Another approach is to gradually increase the traffic in your load test until you reaching a breaking point. You start with a small number like 100 users and measure how your system is performing. Is the latency good ennough? Are you getting errors or crashes due to heavy load? How do the different services inside your system cope? Since different services scale differently, it’s useful to keep an eye on this. You then gradually increase this from 100 users to 1000 users and measure the same. You keep doing this until you start seeing degraded performance or errors. You’ll see some services/components being the bottleneck in your system. You can either tune them if possible or scale the resources available to that service (vertical or horizontal scaling). Rinse and repeat. The beauty of this approach is that you learn about the bottlenecks and the solutions that can fix these bottlenecks. When you ultimately release to prod and if there’s an unexpected amount of traffic, you’ll know exactly what services to scale instead of panicking.

What scenarios?

Now that you’ve an idea of the number of (virtual) users, we need to come up with what they would be doing during the load test - pages they visit, actions performed, how long they linger in each page, etc.

Unless the application you’re load testing is a simple blog, you’d be aware of the different usage patterns of different types of users. For example, in an ecommerce app, anonymous users mainly search, look at deals and browse the products, compared to logged in users who might add items to cart, checkout or look at their past orders. You’ll need to look at your logs or analytics to find out more about the types of users and what actions they perform in your application.

After the above exercise, you’ll divide your virtual users into different user personas and create different user journeys so that your load test would closely simulate the real world. Once you’ve the different mapped out most of the user journeys (scenarios), you can prioritize few critical scenarios such as login, payment, or checkout, etc to write load tests for.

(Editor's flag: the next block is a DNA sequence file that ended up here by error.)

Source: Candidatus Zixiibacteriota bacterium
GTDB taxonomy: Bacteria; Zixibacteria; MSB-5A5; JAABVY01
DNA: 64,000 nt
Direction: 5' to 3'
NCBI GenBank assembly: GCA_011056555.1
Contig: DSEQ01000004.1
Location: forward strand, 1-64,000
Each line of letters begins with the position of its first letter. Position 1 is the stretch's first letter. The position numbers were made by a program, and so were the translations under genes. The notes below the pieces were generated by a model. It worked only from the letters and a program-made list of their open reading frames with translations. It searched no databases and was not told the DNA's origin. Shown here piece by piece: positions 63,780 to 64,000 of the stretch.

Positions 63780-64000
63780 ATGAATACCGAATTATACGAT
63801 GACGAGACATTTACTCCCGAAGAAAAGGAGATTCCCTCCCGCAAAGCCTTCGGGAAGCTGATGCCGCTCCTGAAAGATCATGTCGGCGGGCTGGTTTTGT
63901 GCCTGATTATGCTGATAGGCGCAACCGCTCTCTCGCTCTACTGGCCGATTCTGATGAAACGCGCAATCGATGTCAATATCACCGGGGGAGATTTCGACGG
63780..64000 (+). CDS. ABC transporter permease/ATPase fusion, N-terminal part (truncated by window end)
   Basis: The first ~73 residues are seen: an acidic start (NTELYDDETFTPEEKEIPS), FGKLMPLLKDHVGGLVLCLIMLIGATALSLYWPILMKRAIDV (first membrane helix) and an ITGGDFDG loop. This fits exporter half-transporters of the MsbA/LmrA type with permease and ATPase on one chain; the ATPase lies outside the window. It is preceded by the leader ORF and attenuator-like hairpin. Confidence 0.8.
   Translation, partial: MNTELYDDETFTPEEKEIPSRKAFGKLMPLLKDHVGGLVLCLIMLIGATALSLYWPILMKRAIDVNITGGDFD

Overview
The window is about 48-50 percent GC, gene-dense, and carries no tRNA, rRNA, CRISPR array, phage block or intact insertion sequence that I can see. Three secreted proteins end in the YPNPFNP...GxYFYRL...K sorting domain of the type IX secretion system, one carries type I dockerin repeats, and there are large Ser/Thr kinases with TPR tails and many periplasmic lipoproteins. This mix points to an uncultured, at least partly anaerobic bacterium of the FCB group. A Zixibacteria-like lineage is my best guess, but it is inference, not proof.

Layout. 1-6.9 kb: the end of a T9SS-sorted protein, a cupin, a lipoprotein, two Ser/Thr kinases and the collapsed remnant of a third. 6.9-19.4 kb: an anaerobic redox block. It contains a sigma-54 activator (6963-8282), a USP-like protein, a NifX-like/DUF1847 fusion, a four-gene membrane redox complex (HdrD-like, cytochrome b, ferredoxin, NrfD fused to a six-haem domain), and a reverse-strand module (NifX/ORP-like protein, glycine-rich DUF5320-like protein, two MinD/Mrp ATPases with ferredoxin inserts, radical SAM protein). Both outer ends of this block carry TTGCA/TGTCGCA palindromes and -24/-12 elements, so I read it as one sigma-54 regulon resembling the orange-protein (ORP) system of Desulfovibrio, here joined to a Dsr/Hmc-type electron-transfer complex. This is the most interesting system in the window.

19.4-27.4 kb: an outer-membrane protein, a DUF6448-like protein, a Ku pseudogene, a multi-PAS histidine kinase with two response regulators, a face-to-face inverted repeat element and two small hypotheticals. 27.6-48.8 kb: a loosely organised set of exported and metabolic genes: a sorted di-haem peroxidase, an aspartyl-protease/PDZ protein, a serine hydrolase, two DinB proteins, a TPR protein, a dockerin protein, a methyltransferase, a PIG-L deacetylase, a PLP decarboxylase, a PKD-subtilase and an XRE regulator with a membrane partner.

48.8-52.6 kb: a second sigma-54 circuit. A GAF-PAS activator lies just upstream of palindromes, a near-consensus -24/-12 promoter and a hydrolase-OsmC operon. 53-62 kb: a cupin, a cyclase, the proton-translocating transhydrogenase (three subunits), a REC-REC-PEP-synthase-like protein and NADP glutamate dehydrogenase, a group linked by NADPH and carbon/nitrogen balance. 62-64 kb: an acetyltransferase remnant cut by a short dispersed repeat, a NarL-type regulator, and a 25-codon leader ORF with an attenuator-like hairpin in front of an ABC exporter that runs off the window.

What to measure?

After coming up with a realistic test plan and a traffic model, we need to come up with pass/fail metrics.

  • What is considered a good enough response time? Is it 300ms, 1s, 5s or more? This differs from application to application and even varies within an application.
  • How many user sessions can your application support?
  • What is throughput (requests per second) you’re aiming for?
  • How many errors are you getting?
  • How do the resources like CPU, Memory etc react to increased load?
  • Does the auto scaling configuration work the way you want?
  • If a component crashes during the load test, should that be considered a failure or is it a non-critical service that can be down during heavy load?


To summarize, load testing needs a comprehensive view of your product. It’s something you need to discuss within your team and come up with a realistic plan and metrics to track.

Aimlessly load testing helps no one, it actually gives your team false confidence that your application can indeed handle the load but would fail in production. If your application is critical for your company’s revenue or is high profile that it affects its reputation, then doing a proper load testing is a worthwhile undertaking.